Despite the concept that endurance athletes require high-carb intakes to maintain sufficient muscle glycogen for high-intensity and endurance performance, there is emerging evidence that LCHF diets at least maintain, if not enhance, exercise performance in these kinds of sports. Endurance athletes who adapted to LCHF diets for 9-36 months (highly fat-adapted athletes) could reach the maximal fat oxidation rate at approximately 1.5g/min during progressive intensity exercise. They could also sustain fat oxidation rates exceeding 1.2g/min during exercise at ~ 65-70% VO2 max. This practically means that a highly fat-adapted endurance athlete could cover the energy cost of an Ironman Triathlon without needing to ingest exogenous carbohydrates. This contrasts with carb-adapted athletes who oxidize fat at 1.0g/min at the most and need to consume 90-105g/h of exogenous carbohydrates during prolonged exercise to maintain their performance. Hence, a long-term adaptation to LCHF diets allows for normal muscle glycogen content, utilization, and recovery. Actually, there is anecdotal evidence that rates of recovery are enhanced in highly fat-adapted endurance athletes.
Moreover, LCHF diets did have little effect on maximal aerobic capacity, rate of perceived exertion, and maximum heart rate of endurance athletes. However, RER was significantly reduced, indicating that more fat was involved in the energy supply and that endogenous carbohydrate sources (muscle and liver glycogen) would be retained for longer (glycogen-sparing effect) before they eventually get utilized for energy supply in ultra-endurance races. This metabolic adaptation may ultimately enhance exercise performance by giving highly fat-adapted athletes the potential to maintain higher relative exercise intensity during most of the distance while preserving muscle glycogen for sprints at the later stages of the competition.
Weight-class sports require athletes to maximize performance while carefully controlling their body weight to compete in a specific weight class with an optimum power-to-weight ratio. So, most athletes aim to reduce body weight for the competition transiently. LCHF diets are a rather useful weight-reducing strategy without compromising strength and power. They have the advantage of rapidly decreasing body weight without energy restriction, which could impair performance and lead to loss of muscle mass. This is accomplished through the reduction of stored glycogen and the accompanying loss of water which is stored along with glycogen (the storage of 1kg glycogen requires the storage of 3kg water). With carbohydrate restriction, an athlete could lose up to 2kg in a couple of days without compromising performance.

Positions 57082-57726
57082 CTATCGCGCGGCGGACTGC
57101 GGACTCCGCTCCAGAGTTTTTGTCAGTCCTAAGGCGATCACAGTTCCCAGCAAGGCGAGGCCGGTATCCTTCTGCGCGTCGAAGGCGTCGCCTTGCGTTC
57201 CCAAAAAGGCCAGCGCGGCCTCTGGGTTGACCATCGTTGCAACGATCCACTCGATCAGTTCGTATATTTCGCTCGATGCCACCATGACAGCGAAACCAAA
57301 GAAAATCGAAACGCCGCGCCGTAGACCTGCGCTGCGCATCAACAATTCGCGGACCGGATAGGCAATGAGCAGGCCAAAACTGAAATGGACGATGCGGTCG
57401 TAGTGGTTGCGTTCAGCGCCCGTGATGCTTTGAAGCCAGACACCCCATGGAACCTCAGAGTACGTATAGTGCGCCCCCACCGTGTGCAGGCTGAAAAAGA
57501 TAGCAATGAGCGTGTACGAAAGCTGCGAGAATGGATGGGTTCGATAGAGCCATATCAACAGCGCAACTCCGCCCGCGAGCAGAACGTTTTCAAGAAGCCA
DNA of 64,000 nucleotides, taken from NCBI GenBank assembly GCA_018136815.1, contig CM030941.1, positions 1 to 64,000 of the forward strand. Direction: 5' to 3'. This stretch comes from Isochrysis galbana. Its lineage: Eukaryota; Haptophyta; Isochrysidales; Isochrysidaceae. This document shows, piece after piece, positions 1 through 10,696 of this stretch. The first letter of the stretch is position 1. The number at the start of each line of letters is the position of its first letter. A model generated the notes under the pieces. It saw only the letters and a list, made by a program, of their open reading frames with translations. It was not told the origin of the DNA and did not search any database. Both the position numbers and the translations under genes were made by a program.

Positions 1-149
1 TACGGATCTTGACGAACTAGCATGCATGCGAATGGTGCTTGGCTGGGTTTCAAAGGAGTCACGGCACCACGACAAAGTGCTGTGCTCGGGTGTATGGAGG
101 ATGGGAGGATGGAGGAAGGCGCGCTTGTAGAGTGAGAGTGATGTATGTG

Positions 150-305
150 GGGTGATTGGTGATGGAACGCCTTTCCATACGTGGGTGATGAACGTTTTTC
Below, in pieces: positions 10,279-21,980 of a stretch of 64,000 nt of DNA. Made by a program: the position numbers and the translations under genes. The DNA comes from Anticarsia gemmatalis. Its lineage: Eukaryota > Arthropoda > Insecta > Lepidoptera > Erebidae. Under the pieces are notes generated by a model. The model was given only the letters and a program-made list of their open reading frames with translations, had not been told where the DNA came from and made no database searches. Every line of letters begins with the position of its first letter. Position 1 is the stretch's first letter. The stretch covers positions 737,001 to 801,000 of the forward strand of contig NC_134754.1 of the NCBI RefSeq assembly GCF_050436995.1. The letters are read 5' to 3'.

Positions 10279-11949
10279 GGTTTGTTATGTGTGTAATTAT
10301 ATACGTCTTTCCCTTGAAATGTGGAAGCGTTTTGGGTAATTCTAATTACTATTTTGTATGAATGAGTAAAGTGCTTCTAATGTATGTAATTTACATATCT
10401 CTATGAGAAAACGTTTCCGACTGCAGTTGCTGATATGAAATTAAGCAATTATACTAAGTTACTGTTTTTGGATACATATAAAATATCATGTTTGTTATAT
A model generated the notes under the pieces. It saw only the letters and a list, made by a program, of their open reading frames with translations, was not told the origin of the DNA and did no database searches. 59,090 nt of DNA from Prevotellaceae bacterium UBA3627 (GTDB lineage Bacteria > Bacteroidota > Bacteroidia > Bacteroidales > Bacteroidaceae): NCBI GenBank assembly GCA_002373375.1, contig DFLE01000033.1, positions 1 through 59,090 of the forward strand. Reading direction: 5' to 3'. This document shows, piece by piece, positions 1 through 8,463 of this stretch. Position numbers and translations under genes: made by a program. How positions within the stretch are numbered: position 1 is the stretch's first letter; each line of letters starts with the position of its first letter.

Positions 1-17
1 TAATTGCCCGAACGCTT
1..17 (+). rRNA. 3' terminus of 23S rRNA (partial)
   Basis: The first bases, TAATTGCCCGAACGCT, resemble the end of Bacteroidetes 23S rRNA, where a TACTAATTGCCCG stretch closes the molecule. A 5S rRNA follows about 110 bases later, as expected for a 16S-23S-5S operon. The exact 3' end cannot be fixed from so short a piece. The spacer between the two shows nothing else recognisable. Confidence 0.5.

Apart from rapid weight loss purposes, even long-term exposure to an LCHF diet does not negatively affect muscle protein synthesis, and athletes engaging in resistance training programs can preserve their muscle strength by consuming such diets. In this direction, daily protein consumption of between 1.3-2.5g/kg is necessary to maintain muscle mass when following LCHF diets.
The exercise above 70% VO2max requires significant energy from the anaerobic metabolism. Hence, a single bout of short-term high-intensity exercise mainly utilizes energy from creatine phosphate and muscle glycogen breakdown (glycolysis). Field-based sports are examples of high-intensity exercise, where the ability to perform multiple sprints at the highest speed after short rests is crucial for game performance. Therefore, an elevated fat oxidation rate through an LCHF diet is unlikely to increase performance in such sports.
Long-term LCHF diets can have superior weight loss and metabolic health benefits compared to other dietary patterns, which are temporary though and, after the first year, equate with the effects of different diets. They are not for everyone, and specific population groups, like type I diabetics, are not recommended to follow them unless it’s under tight medical and dietary supervision. LCHF diets may be as effective or even more beneficial in many aspects of endurance performance through their increased fat oxidation and glycogen-sparing effects.